Thursday, May 17, 2012
Repressive Tactics Smack of History
Of course the so-called budget bill, stuffed to the gills with non-budgetary items as such, has multiple political purposes, but one of them is clearly to limit dissenting voices within parliament itself and to usurp parliamentary power and transfer it to cabinet - as can be seen, for example, in the new environmental regulation proposals. This is a significant undermining of parliamentary democratic legislative procedure, but equally disturbing are two other recent repressive tactics that smack of other repressive regimes witnessed in history.
Can there be any doubt that both the proposed further criminalization of wearing a mask at a lawful assembly and the aggressive CRA assaults on legitimate charities are unequivocally designed in essence to stifle dissent? This is obvious even to the mainstream media for a change. But perhaps what is most perplexing is what seems to be the utter complicity of a significant number of ordinary Canadians who have indicated in recent polls that they support such a repressive, undemocratic regime. Maybe, just maybe, I shouldn't remain baffled for too long, however, for that implicit consent, that complicity, also smacks of history where both the indifferent and the complcit get swept up in illusionary power.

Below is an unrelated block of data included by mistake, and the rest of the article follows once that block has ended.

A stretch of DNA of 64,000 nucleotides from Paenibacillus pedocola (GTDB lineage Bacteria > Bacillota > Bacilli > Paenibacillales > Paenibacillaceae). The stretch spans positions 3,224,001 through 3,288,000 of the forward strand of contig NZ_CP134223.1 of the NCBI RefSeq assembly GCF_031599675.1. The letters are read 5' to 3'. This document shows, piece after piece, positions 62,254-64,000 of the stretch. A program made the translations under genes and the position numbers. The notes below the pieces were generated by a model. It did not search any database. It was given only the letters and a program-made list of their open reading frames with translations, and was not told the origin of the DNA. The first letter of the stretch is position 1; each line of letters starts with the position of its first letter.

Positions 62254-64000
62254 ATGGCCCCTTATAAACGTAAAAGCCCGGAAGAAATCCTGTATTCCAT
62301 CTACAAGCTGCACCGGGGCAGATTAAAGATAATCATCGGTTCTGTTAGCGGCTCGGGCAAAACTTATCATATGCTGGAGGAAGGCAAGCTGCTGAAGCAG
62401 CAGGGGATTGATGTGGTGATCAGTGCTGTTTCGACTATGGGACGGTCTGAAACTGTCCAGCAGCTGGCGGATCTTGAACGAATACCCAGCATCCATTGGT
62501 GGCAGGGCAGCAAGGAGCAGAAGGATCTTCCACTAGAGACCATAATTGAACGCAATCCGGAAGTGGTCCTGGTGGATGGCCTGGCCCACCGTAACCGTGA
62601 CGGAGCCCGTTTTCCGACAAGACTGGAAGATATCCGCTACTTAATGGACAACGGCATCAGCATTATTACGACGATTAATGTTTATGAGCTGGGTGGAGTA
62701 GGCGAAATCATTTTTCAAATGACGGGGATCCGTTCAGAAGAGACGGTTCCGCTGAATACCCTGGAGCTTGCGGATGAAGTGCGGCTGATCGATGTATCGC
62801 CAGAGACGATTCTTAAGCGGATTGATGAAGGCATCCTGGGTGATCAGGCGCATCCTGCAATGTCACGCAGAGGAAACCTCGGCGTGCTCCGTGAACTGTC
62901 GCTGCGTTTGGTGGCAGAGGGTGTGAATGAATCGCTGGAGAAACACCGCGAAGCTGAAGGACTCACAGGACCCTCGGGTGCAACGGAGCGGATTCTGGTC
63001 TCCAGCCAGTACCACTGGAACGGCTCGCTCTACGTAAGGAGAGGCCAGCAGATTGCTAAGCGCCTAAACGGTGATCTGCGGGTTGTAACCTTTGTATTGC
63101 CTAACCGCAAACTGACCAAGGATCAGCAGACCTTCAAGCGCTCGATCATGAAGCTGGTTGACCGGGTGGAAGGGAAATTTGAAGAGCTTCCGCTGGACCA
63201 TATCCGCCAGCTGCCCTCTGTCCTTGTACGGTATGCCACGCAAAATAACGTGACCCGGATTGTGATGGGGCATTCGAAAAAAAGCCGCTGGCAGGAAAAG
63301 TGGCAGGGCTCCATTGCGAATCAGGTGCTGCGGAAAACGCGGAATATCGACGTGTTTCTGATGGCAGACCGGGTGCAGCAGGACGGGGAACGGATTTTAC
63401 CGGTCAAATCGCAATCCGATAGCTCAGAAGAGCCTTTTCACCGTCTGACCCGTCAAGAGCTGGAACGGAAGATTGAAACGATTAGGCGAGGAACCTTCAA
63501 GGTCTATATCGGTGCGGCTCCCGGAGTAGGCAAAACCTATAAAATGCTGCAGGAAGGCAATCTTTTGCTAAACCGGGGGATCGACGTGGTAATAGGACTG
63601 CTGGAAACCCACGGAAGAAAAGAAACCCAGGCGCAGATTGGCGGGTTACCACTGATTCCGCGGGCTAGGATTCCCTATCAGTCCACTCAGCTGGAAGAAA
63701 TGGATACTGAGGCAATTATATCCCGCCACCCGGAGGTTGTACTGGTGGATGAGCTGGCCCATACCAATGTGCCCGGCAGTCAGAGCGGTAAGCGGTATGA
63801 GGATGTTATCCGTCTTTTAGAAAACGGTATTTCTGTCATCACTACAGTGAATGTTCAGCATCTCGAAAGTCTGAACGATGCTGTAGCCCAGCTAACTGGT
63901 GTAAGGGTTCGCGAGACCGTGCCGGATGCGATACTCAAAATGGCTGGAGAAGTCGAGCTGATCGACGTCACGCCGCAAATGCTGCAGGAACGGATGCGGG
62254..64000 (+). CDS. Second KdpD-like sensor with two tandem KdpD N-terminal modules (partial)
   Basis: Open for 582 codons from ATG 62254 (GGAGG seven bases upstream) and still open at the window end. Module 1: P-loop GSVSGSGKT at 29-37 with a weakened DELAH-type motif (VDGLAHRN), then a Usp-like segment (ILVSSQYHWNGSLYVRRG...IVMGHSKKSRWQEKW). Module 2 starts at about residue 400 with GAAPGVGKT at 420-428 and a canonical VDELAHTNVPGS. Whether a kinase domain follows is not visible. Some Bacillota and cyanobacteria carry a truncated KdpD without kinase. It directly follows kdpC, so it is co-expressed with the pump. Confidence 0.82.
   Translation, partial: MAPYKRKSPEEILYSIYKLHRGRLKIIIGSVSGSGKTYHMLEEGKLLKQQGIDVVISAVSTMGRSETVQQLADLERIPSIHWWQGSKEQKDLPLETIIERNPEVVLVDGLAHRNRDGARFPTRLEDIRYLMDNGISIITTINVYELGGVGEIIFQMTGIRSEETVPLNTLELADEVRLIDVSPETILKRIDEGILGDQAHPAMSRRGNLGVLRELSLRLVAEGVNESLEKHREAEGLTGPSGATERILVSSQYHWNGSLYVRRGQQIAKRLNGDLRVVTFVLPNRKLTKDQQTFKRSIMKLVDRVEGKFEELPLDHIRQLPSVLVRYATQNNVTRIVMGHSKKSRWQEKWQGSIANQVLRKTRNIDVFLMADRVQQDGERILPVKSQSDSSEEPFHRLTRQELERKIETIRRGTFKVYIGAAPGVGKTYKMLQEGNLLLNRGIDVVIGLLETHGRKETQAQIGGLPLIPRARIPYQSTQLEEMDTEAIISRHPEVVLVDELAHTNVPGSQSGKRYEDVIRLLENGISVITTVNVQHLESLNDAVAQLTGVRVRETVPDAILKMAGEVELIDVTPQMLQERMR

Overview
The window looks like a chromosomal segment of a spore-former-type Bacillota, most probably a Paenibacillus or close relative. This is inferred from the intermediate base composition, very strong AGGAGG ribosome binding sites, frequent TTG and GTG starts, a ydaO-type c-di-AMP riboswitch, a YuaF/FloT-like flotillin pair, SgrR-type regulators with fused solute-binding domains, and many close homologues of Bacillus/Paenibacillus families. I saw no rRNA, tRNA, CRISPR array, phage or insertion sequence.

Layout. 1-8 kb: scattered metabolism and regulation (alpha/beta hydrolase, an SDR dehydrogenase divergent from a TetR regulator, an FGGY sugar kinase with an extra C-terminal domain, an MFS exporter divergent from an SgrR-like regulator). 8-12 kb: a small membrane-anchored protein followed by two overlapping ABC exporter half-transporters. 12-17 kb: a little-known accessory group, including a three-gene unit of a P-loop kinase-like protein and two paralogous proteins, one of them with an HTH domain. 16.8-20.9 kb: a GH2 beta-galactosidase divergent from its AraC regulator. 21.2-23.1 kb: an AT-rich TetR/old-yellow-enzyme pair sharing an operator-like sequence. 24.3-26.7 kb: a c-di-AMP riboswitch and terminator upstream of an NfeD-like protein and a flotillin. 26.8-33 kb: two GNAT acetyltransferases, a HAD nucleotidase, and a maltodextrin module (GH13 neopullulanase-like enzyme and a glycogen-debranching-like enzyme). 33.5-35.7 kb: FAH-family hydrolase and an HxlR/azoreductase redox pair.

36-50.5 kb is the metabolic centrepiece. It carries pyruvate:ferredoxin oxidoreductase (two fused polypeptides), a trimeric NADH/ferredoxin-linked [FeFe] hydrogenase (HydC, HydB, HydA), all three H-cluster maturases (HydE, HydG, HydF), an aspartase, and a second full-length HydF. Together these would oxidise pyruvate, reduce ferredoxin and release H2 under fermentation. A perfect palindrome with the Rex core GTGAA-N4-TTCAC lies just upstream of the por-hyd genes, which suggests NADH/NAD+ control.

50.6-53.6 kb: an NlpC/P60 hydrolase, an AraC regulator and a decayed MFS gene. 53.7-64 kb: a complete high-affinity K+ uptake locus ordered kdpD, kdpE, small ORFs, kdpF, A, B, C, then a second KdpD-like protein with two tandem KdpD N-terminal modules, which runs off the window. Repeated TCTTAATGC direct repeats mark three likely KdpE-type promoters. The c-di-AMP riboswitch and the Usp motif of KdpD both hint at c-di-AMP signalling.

And today in the news, James Moore's outspoken appeal to the public to decry the Ottawa Educational Sex Exhibit is nothing more than another instance of an attempt to repress that which the Harper Regime finds ideologically objectionable, this time the target being a form of free speech and educational art by way of censorious intimidation. And yet we'll all roll over if not bend down. It seems we continue to lack the collective moral outrage to do anything substantive about our oppressive condition. I hear the sound of much weeping across the nation from those defeatist positions.
See, too, my earlier post: Are Canadians resigned to the current repressive methods of the Harper Regime?